Indian River State College nursing students Jacelyn Mikels and Robert Carrano train on “Stan,” the college’s human patient simulator.
Since January, 1,000 wannabe teachers, nurses, healthcare managers and others have enrolled in nine new baccalaureate degree programs at Indian River State College. “It’s been exciting to see the response,” says President Edwin Massey. He’s considering an additional 10 workforce-oriented degrees, including engineering technology and nanotechnology.
“It’s been a very, very positive experience for us.” — Indian River State College President Edwin Massey on offering four-year degrees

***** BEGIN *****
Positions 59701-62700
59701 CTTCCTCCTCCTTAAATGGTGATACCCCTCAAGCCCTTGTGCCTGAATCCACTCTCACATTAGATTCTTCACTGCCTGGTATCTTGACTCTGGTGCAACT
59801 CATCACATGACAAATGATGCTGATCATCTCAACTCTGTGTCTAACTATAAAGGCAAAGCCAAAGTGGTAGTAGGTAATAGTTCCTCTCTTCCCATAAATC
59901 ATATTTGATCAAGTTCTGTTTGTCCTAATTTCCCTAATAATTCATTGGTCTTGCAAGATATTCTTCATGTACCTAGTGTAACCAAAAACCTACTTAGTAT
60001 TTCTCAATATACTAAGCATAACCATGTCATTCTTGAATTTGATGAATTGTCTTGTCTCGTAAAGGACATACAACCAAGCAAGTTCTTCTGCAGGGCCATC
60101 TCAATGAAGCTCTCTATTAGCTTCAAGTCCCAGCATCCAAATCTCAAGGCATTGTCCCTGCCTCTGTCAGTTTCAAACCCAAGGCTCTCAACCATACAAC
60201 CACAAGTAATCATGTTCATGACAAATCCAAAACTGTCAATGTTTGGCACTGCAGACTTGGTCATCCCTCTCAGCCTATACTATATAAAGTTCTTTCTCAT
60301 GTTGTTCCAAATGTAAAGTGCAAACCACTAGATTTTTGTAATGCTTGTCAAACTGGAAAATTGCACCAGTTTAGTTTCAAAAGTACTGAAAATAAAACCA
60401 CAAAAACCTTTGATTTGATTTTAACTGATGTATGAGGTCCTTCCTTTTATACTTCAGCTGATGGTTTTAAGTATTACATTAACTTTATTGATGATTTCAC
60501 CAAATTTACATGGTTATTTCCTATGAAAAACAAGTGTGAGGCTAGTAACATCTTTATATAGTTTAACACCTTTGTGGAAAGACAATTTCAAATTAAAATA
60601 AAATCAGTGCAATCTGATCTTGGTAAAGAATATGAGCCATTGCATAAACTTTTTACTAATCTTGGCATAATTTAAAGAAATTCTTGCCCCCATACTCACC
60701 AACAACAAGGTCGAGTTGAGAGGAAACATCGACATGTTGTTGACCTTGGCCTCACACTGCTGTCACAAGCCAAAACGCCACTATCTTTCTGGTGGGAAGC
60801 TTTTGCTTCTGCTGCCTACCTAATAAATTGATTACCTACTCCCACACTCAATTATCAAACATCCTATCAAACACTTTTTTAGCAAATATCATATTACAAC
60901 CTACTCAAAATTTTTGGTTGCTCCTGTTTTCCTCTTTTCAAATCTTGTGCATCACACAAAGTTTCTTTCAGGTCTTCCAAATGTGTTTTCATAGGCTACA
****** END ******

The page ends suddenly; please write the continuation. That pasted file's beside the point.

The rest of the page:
Through such comprehensive colleges, the Legislature hopes to inexpensively close the gap between the state’s demand for baccalaureate degree holders and Florida universities’ inability to supply them. The legislation requires the comprehensive colleges to provide degrees at a “substantial savings” over a university. A task force will recommend a funding plan to the Legislature by its next session. “I think we can do a great job for the state of Florida, and I think we can do it at low cost,” Massey says.
Overall, Indian River enrollment climbed 8% this year. Attendance usually jumps in tough times as the unemployed embrace education to boost careers and as families can’t afford to send their kids away to college. Capped Florida university enrollment also has turned students local. The number of Indian River students on Bright Futures scholarships increased 120% since 2001 to 1,212.